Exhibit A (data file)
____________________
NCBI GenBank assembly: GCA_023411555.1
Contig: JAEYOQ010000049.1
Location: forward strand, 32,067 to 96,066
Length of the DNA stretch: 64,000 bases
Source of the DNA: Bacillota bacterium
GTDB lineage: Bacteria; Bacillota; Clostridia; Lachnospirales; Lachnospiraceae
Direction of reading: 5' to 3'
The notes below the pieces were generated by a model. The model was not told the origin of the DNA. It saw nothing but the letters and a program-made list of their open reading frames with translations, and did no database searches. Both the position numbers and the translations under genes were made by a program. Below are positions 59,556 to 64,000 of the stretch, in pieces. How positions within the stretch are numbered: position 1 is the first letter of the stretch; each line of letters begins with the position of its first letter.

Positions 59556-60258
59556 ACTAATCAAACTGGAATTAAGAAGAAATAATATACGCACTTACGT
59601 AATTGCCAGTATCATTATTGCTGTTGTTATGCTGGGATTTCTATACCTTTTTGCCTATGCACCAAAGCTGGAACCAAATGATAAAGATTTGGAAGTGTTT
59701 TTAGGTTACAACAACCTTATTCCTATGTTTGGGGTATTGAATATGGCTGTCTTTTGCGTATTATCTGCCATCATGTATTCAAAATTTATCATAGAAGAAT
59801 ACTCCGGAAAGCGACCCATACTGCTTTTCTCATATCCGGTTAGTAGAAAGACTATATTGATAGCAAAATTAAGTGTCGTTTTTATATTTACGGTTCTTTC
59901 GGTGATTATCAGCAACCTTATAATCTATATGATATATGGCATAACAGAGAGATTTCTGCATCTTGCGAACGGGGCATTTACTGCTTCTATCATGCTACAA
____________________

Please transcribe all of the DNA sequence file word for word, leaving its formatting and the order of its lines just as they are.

NCBI GenBank assembly: GCA_023411555.1
Contig: JAEYOQ010000049.1
Location: forward strand, 32,067 to 96,066
Length of the DNA stretch: 64,000 bases
Source of the DNA: Bacillota bacterium
GTDB lineage: Bacteria; Bacillota; Clostridia; Lachnospirales; Lachnospiraceae
Direction of reading: 5' to 3'
The notes below the pieces were generated by a model. The model was not told the origin of the DNA. It saw nothing but the letters and a program-made list of their open reading frames with translations, and did no database searches. Both the position numbers and the translations under genes were made by a program. Below are positions 59,556 to 64,000 of the stretch, in pieces. How positions within the stretch are numbered: position 1 is the first letter of the stretch; each line of letters begins with the position of its first letter.

Positions 59556-60258
59556 ACTAATCAAACTGGAATTAAGAAGAAATAATATACGCACTTACGT
59601 AATTGCCAGTATCATTATTGCTGTTGTTATGCTGGGATTTCTATACCTTTTTGCCTATGCACCAAAGCTGGAACCAAATGATAAAGATTTGGAAGTGTTT
59701 TTAGGTTACAACAACCTTATTCCTATGTTTGGGGTATTGAATATGGCTGTCTTTTGCGTATTATCTGCCATCATGTATTCAAAATTTATCATAGAAGAAT
59801 ACTCCGGAAAGCGACCCATACTGCTTTTCTCATATCCGGTTAGTAGAAAGACTATATTGATAGCAAAATTAAGTGTCGTTTTTATATTTACGGTTCTTTC
59901 GGTGATTATCAGCAACCTTATAATCTATATGATATATGGCATAACAGAGAGATTTCTGCATCTTGCGAACGGGGCATTTACTGCTTCTATCATGCTACAA